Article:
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Equality watchdog to launch Grenfell Tower probe amid public inquiry worries

EHRC chairman David Isaac suggested the probe “currently overlooked” human rights.

Britain’s official equality watchdog is to launch its own review of the Grenfell Tower fire amid misgivings about the scope of a forthcoming public inquiry.

The Equality and Human Rights Commission (EHRC) said it intended to interview survivors and those affected by the disaster to assess whether authorities failed in their human rights obligations.

Whether the Royal Borough of Kensington and Chelsea (RBKC), which owned the west London block, fell short in its duty to protect life, prevent inhuman treatment and provide safe housing will likely be a key focus of the work.

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Protesters outside the Grenfell Tower public inquiry (Jack Hardy/PA)

Seventy-one people died when a fire tore through the building on June 14, its spread thought to have been aided by flammable material installed during a recent refurbishment.

EHRC chairman David Isaac suggested in an interview with the Observer that he was concerned the judge-led probe ordered by the Government “currently overlooked” human rights.

Sir Martin Moore-Bick, the retired Court of Appeal judge leading the process, was criticised for omitting issues such as social housing policy from his terms of reference.

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Sir Martin Moore-Bick (Stefan Rousseau/PA)

The EHRC was rejected in its application to be a core participant in the inquiry, but is expected to conclude its work by April 2018 and publish a summary of its findings complete with recommendations.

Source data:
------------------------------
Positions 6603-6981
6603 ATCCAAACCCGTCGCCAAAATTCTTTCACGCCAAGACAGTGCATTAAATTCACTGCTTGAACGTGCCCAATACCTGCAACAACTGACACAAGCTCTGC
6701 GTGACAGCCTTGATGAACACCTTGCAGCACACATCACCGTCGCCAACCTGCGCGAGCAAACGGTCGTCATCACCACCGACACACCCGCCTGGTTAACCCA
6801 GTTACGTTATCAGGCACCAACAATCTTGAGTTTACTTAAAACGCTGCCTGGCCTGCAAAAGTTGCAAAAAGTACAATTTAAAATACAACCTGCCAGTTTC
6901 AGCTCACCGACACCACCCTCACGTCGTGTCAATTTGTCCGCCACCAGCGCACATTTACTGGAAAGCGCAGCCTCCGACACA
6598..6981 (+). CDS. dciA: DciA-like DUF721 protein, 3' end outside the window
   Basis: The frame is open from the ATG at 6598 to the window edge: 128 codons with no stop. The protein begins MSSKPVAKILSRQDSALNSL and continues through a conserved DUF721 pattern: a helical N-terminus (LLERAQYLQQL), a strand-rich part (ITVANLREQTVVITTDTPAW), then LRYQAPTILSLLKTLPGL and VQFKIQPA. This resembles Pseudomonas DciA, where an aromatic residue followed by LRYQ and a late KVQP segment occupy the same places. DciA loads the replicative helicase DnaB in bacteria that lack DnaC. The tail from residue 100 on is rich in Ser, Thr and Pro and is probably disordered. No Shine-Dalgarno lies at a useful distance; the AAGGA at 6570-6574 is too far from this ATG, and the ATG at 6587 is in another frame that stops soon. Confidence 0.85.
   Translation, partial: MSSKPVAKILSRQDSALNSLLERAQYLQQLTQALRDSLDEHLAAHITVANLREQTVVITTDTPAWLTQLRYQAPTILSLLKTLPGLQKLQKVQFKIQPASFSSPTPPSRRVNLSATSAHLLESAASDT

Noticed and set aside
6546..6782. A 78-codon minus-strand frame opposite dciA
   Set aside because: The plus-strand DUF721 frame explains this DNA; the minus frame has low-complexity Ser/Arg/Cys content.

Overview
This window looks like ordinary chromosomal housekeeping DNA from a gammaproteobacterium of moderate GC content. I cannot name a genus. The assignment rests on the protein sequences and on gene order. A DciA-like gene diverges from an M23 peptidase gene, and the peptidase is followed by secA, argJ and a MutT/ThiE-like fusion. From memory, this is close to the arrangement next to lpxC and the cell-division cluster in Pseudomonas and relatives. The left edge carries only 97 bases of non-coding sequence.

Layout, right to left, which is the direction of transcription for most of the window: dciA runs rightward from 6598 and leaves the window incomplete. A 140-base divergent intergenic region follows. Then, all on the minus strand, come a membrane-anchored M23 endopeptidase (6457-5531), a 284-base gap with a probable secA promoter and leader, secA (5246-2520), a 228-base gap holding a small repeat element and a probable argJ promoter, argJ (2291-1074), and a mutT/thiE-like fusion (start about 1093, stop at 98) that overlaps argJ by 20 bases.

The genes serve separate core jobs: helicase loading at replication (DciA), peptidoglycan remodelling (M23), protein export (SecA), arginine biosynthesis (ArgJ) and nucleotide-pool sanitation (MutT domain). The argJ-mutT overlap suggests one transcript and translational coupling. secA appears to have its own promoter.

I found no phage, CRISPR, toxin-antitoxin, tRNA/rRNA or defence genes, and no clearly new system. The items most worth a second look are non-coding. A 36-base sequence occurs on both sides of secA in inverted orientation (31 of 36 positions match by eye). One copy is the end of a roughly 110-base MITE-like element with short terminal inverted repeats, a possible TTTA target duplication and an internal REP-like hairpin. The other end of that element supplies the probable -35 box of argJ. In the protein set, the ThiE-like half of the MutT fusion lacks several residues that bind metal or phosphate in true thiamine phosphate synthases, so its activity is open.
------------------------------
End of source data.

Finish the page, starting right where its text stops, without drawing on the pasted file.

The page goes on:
This could mean its investigation will surface ahead of Sir Martin’s interim report, which officials are concerned might not be ready by the spring, as was initially hoped.

But Mr Isaac denied that the watchdog’s work was intended to be adversarial.

He told the newspaper: “It’s to be complementary to it. We will be calling on experts, particularly legal experts, looking at the international human rights obligations, asking for submissions from a whole variety of stakeholders.

“It’s not a parallel inquiry. It’s to look at what we think is important and what’s missing from the official inquiry, which is the human rights and equalities perspective.”

The move is still likely to reignite debate about the troubled inquiry, which has been beset by criticism since its launch in June.

Most recently, a petition demanding the probe be overhauled was issued by families of around 50 victims and Grenfell United, the body set up to represent survivors.

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